95% CI  15.5% – 51.1%  32.9% – 64.7%  27.7% – 38.3%  37.1% – 48.3%  39.4% – 50.6%  49.7% – 60.9%  25.1% – 35.5%  55.4% – 63.8%  48.2% – 56.0%  52.1% – 59.5%  68.9% – 75.1%   
Group 3 – healthcare workers
n vaccinated  10  312  300  300  300  300  313  306  344  705  <0.001
(%)  25.0%  50.0%  35.9%  54.7%  51.7%  51.7%  55.7%  59.1%  55.2%  52.0%  58.9% 
95% CI  0.0% – 67.4%  19.0% – 81.0%  32.3% – 43.1%  49.1% – 60.3%  46.0% – 57.4%  46.0% – 57.4%  50.1% – 61.3%  53.7% – 64.5%  49.6% – 60.8%  46.7% – 57.3%  55.3% – 62.5%   
Group 4 – age 60-64
n vaccinated      306  300  300  300  300  333  319  306  980  <0.001
(%)      36.6%  31.0%  34.3%  35.3%  34.0%  41.0%  35.7%  37.3%  42.8% 
95% CI      31.2% – 42.0%  25.8% – 36.2%  30.9% – 41.7%  29.9% – 40.7%  28.6% – 39.4%  35.7% – 46.3%  30.4% – 41.0%  31.9% – 42.7%  40.1% – 46.3%   

CI, confidence interval; * Chi-square test for trend.

There were differences in overall VCR according to country regions: North, 59.3%; Alentejo, 54.5%; Centre, 53.7%; Algarve, 51.6%; and Lisbon and Tagus Valley (LVT), 45.1%. There was an increasing trend for VCR along the seasons in North, Centre, LVT, and Alentejo regions (p≤0.001). The islands regions, Azores and Madeira, were included only in 2019-2020 season with reported VCR of 52.4% and 54.8%, respectively.

Reasons for vaccination/no vaccination were analysed in 2016-2020 – see supplementary tables 1 and 2. The main reason for vaccination in Groups 1, 2, and 4 was “physician recommendation” (66.3%) followed by “own initiative” (19.5%), both with statistically significant trends (p<0.001). Group 3 (HCWs) reported “part of a workplace initiative” as the main reason for vaccination (68.9%) with an increasing trend (p<0.001). Amongst the unvaccinated subjects, “lack of habit” (44.5%), “being healthy” (22.3%), and “never got the flu” (15.7%) were the primary reasons mentioned for no vaccination, all with statistically significant trends (p<0.001).

Place for vaccine acquisition/administration was analysed from 2011. HCWs were vaccinated mostly free-of-charge in their work place (98.7%). Group 1 was mainly vaccinated at primary care centres, free-of-charge (83.7%), while Group 4 vaccines were mostly acquired with reimbursement at a pharmacy (57.3%). Across all study, vaccines acquired in pharmacies were mostly administered there.

In 2019-2020, pregnant women were analysed: 23.5% [95%CI = (20.1% – 6.9%)] of the 609 identified pregnant women were vaccinated, 50.3% of those for the first time and mainly due to “physician recommendation” (84.6%). Among unvaccinated pregnant women, “lack of physician recommendation” was the main reason for no vaccination (63.7%), yet 99.4% reported no intention of being vaccinated. Pregnant women were mostly vaccinated at primary care centres (46.9%).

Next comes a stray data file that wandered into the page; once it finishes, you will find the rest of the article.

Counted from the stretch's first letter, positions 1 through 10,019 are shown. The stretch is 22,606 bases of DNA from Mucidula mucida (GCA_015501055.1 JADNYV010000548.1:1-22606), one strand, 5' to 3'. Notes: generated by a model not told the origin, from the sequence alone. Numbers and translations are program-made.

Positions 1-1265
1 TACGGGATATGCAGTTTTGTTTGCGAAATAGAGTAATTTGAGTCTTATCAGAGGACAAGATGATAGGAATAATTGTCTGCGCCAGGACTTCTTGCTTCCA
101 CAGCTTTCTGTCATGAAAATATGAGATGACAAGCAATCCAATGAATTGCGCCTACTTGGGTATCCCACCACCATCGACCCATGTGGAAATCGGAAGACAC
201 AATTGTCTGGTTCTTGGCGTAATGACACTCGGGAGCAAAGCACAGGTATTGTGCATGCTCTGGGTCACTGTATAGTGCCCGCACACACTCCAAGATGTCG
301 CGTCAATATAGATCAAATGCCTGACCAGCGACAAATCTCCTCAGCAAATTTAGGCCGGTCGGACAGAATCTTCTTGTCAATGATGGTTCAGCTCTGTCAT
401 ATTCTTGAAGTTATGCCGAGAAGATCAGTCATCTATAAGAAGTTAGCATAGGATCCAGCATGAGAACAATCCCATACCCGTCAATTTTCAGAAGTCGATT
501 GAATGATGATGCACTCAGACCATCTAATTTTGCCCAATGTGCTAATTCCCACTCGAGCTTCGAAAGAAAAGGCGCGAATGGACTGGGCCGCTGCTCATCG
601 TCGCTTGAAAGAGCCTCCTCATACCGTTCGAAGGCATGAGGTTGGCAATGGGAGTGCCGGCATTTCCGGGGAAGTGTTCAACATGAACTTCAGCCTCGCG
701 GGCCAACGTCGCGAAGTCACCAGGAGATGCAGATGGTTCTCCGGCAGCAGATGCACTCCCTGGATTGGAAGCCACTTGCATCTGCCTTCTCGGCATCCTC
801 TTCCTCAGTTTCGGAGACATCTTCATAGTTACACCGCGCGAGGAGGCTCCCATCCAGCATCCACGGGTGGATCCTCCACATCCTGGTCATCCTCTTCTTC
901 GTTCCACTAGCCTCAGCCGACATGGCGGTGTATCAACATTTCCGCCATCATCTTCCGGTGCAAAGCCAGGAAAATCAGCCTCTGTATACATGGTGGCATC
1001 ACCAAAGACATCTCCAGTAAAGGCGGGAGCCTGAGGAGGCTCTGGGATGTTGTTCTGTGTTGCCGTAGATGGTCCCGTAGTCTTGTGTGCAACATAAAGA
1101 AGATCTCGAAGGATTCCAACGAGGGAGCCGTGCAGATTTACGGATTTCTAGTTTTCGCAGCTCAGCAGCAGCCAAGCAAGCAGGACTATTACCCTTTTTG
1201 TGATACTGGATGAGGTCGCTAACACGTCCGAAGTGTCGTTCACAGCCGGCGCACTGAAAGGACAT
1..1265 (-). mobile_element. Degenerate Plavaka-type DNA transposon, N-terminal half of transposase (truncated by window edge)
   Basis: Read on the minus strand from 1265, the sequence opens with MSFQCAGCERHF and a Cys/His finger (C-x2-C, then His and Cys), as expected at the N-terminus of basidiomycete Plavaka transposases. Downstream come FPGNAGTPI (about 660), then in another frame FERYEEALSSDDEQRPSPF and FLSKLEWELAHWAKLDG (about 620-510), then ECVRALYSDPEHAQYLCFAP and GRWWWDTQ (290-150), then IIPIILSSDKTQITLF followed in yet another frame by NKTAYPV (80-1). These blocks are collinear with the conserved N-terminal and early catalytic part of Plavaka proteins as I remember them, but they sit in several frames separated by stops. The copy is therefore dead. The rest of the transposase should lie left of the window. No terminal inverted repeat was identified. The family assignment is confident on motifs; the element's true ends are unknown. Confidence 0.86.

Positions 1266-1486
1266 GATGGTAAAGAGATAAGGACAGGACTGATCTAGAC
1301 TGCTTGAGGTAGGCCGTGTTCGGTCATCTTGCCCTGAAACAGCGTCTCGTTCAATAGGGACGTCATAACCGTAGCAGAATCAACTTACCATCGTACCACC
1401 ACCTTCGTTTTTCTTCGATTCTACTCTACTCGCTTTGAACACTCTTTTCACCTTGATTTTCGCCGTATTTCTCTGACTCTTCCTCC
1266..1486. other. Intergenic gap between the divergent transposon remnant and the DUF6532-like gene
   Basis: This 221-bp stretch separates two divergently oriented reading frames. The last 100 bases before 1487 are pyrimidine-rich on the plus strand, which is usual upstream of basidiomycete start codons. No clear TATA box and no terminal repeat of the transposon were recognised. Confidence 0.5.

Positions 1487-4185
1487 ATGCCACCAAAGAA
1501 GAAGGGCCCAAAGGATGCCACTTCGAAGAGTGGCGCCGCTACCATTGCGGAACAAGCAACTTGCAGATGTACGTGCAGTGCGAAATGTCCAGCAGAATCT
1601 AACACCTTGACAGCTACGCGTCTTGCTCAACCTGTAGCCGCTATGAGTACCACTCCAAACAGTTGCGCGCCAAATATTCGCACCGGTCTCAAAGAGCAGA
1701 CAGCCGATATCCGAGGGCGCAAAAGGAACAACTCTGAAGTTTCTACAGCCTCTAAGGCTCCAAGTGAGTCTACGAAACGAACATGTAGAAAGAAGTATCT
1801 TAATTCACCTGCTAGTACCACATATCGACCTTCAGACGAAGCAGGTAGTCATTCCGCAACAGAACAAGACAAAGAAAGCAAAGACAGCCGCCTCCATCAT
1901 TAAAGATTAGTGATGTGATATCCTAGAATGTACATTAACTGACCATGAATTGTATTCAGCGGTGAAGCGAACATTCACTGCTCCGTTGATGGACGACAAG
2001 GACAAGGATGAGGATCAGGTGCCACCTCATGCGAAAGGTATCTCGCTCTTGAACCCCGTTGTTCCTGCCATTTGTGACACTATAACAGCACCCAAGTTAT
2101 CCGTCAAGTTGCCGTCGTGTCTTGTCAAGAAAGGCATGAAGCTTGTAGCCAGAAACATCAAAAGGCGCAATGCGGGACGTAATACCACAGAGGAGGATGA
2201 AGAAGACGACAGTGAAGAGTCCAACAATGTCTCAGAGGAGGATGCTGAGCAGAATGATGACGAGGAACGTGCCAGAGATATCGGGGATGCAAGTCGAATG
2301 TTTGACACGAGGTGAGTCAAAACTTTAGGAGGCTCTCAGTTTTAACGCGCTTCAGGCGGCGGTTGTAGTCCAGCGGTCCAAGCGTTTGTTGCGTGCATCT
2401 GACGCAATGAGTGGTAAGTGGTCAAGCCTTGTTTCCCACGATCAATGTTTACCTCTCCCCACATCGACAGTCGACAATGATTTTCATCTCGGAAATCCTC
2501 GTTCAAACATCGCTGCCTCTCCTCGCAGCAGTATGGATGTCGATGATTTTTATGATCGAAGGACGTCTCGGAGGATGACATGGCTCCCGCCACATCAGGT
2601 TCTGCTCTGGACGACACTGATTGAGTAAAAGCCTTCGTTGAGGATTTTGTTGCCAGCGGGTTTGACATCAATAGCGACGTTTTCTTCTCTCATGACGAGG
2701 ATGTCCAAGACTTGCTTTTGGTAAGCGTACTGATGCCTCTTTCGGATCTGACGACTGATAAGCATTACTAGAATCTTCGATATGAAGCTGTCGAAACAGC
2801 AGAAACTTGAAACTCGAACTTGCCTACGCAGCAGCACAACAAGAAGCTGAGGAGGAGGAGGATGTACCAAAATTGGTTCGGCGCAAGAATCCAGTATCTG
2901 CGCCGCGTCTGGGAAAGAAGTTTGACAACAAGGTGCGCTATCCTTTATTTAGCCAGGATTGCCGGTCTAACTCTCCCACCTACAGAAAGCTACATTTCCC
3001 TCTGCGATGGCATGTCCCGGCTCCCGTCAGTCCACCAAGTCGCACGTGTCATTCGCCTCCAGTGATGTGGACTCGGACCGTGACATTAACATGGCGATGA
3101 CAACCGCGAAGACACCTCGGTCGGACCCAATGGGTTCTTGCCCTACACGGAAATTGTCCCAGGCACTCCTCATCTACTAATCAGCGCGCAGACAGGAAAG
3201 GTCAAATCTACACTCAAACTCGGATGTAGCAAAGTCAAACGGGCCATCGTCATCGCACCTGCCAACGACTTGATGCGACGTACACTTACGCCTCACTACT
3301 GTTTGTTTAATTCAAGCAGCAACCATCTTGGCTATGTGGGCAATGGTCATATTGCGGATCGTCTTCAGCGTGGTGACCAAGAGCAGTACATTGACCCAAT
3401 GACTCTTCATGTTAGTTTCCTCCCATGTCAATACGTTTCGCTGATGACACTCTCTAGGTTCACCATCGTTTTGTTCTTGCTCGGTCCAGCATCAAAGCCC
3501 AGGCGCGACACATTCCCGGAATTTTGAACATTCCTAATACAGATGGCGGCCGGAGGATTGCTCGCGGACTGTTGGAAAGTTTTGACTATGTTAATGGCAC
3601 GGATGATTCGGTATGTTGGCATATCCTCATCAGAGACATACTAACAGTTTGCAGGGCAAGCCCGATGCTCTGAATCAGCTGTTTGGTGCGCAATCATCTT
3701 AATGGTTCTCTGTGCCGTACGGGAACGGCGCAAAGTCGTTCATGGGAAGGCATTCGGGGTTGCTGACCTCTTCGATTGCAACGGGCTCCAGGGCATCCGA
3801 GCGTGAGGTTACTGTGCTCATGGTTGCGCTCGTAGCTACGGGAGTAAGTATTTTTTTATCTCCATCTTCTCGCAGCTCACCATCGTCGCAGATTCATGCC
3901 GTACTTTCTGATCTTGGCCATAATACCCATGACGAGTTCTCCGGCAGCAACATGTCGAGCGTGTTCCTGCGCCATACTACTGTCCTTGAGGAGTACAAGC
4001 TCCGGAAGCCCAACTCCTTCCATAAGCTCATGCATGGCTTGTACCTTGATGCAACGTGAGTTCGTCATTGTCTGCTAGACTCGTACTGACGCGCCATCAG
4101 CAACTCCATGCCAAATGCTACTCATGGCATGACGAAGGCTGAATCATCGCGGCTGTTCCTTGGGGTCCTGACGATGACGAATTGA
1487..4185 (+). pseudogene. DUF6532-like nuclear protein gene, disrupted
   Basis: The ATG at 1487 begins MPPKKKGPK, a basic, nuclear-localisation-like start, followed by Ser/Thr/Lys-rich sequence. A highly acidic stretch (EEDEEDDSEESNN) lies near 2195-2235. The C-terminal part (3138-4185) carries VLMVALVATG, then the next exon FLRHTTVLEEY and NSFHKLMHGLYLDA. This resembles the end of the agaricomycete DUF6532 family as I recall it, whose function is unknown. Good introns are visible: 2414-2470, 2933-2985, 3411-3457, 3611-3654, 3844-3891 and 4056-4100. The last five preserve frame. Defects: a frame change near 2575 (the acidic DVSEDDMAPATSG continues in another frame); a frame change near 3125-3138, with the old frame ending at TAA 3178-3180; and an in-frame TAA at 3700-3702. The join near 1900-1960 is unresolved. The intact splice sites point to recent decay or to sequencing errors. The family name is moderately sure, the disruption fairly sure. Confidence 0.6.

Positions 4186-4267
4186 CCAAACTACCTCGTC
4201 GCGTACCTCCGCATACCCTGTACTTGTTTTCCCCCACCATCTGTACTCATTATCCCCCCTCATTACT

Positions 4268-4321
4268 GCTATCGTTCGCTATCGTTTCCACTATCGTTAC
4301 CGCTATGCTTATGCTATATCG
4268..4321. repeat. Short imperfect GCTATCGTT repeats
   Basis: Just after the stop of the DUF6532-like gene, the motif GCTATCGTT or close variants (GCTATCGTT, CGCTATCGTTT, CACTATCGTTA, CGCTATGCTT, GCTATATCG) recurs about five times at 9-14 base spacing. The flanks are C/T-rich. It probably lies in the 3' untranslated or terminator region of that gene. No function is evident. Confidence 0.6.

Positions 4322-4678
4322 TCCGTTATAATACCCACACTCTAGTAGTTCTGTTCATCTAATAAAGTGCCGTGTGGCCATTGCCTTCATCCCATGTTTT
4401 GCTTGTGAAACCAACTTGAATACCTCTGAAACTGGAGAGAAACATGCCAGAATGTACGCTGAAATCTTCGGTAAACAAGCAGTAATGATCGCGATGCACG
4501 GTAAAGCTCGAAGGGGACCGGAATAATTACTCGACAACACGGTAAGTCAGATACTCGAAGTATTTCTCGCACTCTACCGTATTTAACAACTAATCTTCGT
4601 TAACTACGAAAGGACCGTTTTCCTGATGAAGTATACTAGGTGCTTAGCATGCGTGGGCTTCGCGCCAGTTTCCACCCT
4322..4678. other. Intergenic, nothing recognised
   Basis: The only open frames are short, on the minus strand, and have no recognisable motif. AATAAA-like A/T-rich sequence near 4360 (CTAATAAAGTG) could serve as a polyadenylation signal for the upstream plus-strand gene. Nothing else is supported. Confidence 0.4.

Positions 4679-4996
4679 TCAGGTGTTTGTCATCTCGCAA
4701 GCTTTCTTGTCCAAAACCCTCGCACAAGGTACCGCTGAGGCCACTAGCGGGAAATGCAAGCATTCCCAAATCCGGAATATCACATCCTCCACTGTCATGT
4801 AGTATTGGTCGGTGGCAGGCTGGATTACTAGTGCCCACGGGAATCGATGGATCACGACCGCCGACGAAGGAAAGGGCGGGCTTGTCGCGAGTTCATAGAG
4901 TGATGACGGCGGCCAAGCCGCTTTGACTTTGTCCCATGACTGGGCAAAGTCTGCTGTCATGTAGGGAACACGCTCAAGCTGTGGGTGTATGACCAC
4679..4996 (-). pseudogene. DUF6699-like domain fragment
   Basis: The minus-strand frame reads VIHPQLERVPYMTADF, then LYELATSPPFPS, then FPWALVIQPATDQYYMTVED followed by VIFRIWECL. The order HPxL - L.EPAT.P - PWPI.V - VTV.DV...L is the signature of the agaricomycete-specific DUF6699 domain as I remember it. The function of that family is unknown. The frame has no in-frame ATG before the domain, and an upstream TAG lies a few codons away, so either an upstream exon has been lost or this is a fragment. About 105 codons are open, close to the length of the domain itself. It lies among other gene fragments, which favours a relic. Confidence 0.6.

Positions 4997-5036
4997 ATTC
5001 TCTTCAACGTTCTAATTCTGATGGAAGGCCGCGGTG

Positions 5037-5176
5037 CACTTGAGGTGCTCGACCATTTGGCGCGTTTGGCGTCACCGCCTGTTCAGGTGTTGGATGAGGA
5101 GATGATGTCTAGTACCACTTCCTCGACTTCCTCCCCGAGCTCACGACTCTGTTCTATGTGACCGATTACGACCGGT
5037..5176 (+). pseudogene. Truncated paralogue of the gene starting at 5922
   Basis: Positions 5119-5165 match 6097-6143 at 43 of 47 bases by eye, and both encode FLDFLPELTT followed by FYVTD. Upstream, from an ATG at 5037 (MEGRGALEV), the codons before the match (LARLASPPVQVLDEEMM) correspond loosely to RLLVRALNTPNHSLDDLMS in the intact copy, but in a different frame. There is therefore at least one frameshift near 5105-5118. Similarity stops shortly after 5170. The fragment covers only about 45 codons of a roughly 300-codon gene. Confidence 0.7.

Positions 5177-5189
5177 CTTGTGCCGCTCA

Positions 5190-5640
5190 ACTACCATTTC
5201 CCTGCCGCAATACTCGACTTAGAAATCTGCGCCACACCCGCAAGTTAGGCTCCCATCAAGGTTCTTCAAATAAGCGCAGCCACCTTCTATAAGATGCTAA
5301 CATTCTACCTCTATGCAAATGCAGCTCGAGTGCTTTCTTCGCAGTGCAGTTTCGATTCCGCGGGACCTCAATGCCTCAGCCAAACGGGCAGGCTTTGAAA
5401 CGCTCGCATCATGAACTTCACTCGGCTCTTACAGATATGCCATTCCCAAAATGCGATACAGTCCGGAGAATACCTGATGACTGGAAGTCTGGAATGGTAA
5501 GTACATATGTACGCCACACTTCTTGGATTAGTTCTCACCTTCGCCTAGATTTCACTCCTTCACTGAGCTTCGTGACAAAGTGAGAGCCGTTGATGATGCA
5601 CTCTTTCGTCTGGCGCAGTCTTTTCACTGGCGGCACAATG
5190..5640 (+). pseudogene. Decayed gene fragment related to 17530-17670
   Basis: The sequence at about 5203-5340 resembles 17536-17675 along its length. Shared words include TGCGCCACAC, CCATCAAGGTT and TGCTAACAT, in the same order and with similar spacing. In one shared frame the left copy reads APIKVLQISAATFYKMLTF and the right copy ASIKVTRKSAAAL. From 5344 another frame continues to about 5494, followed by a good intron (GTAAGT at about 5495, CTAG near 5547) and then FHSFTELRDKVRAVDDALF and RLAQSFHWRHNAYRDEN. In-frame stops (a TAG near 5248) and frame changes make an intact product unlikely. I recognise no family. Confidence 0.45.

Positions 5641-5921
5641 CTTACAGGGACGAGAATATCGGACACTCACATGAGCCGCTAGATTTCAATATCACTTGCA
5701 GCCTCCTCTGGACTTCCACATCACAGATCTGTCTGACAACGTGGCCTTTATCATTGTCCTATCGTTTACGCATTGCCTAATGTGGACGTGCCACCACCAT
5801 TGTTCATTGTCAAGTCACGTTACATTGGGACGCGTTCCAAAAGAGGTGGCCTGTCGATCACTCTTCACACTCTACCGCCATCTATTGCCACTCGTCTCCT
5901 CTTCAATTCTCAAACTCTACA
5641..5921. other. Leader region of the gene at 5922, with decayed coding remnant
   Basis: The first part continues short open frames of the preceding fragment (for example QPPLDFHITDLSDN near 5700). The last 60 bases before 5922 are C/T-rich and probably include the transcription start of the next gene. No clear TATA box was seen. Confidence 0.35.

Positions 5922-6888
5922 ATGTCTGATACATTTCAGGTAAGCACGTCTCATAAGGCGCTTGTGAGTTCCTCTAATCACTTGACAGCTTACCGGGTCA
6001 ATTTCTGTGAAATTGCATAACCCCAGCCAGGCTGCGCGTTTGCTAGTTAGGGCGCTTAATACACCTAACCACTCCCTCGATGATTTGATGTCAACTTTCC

Discussion

Influenza VCR is an important indicator of assessing the success of health policies promoting influenza vaccination. According to Vacinómetro®, influenza VCR in Portugal has improved in all target risk groups. Of note, in 2019-2020, the UE target of 75% VCR for people ≥ 65 years old1,9 was achieved in Portugal with a reported VCR of 76%. Indeed, Portugal has been recognized as one of the few EU countries with a positive VCR trend in the risk group of older people.3,10 A positive trend was also observed among patients with chronic conditions (some of them entitled to free-of-charge vaccination), reaching a VCR maximum of 72.0%. In HCWs, VCR gradually approached 60%.

The lowest VCR was observed in people 60-64 years old, with a maximum VCR of 42.8%. Although vaccination is recommended in this age group, it is not recognized as a risk group and therefore is not eligible for free administration,8,9 in contrast to ≥ 65 years old who are entitled to free vaccination since 2012. This highlights the importance of free-of-charge influenza vaccination to increase VCR among target risk groups.

Vacinómetro® data has revealed regional differences for VCR, particularly between the two most populated regions in Portugal – North (59.3% VCR) vs. LVT (45.1% VCR). This may result from subtle regional differences in access to vaccination and/or population awareness, which would be interesting to investigate in order to fine-tune public health policies.

Vacinómetro® has demonstrated that physicians have a key role in vaccination promotion, since both vaccinated and unvaccinated subjects affirmed that physician's recommendation or lack of recommendation was a significant reason for their decision. This was particularly relevant among pregnant women, with an 84.6% recommendation rate. Since this group is eligible for free-of-charge vaccination since 2020, VCR will likely increase in the upcoming seasons.

Vacinómetro® has also provided insights on how to improve initiatives aiming to promote vaccination literacy and awareness, as among unvaccinated subjects, “being healthy”, “lack of opportunity”, and “lack of habit” are still referred as reasons for no vaccination.

In summary, Vacinómetro® has been demonstrated as an important tool to monitor influenza VCR in Portugal among target risk groups. The observed VCR positive trends illustrate the success of health policies implemented in Portugal to promote and facilitate access to vaccines.

Acknowledgments

The project was funded by Sanofi Pasteur, Portugal. The authors thank Spirituc for conducting the study since the beginning of the project. This manuscript was prepared with the statistical analysis and medical writing support of W4Research (Adriana Belo, André Cardoso, Duarte Oliveira and Carla Gomes) financially supported by Sanofi Pasteur, Portugal.